Today marks the three year anniversary since my father, (Arthur Gene Sale in the picture with me above), suddenly passed away due to a heart attack; he was four months away from turning 61. I’m writing this today as a way to reflect on things and to pose a question to you.
My dad was a lover of science fiction, old school horror films, fishing, classic radio shows like The Shadow, was a history buff (especially anything surrounding World War II), had a sharply sarcastic sense of humor, and enjoyed Halloween. He passed the proverbial torch to me in a lot of these areas. I regret nothing.
Our relationship was a complicated one. Father and son didn’t always see eye to eye on choices each of us made. His cynical nature grated me at times as well as the way he would turn anything into a lecture. The fact I am naturally a dreamer and stubborn to a fault frustrated him no doubt; Spock was his friend. There was a period where we weren’t speaking much for various reasons. However, the last few years of his life saw a thawing out between us. We were talking more. He would pop into the chat room and listen to me anytime I was doing a podcast episode; he was my biggest fan. I know he got a kick out of the time I got to be a part of interviewing Victoria Price for instance.
The first three months after my father died, things were in a bit of a fog. I don’t remember a lot of it and my memory is usually very good. I had to tell family members he hadn’t spoken to in years about his passing, make snap decisions regarding funeral arrangements etc, and try to come to grips with the fact I had lost a person I expected to be there for many years down the road. My world had changed.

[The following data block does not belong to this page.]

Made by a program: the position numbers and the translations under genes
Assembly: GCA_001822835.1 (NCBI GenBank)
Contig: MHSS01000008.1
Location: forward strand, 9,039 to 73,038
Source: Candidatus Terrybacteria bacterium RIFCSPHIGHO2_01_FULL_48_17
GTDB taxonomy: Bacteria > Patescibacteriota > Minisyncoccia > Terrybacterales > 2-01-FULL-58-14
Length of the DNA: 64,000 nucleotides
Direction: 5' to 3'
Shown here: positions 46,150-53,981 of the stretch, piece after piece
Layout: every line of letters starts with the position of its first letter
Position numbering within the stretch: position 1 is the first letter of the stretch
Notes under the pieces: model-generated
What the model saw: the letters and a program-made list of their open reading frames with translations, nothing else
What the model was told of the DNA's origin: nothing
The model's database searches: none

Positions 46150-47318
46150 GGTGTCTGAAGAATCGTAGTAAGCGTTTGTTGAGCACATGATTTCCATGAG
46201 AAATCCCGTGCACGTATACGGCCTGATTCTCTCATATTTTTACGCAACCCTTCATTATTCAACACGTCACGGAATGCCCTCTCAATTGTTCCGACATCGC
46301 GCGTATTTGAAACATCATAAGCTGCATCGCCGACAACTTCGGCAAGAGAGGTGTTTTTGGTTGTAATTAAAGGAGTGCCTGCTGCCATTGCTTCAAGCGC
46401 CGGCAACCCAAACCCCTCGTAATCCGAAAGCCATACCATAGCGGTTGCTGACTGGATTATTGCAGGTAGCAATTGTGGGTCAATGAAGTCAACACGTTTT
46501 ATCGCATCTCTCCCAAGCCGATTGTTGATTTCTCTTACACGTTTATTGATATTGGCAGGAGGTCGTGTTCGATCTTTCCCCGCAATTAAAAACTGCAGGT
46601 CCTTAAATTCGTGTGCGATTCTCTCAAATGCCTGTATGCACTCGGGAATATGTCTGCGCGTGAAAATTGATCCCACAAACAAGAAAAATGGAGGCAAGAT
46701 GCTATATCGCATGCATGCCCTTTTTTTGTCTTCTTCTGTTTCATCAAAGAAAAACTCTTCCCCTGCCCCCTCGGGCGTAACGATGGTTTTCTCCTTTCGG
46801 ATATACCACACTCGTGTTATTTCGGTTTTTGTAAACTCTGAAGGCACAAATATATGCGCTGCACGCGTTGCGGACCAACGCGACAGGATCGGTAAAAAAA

I’m grateful for all the moments my father and I shared as I sit here three years later. He is one of the reasons who I am today. If I could tell my younger self, (not just me from three years ago but much earlier), anything, I’d probably say things like:
- “Never lose that child-like enthusiasm for the people, places, and things around you.”
- “Before you can forgive anyone for things they have done to you, you must first forgive yourself.”
- “Failure breeds character but only if you learn from it.”
- “You have to trust yourself more; you are stronger than you realize.”
- “You are going to make decisions in your life; that is part of growing up. Not all of them will be smart. Some will affect you for years before you can mend fences so to speak. But you will! And your dad will be proud of you because you right your mistakes.”
What about you? What would you tell your younger self if given the opportunity? If you are comfortable sharing, leave it in the comments.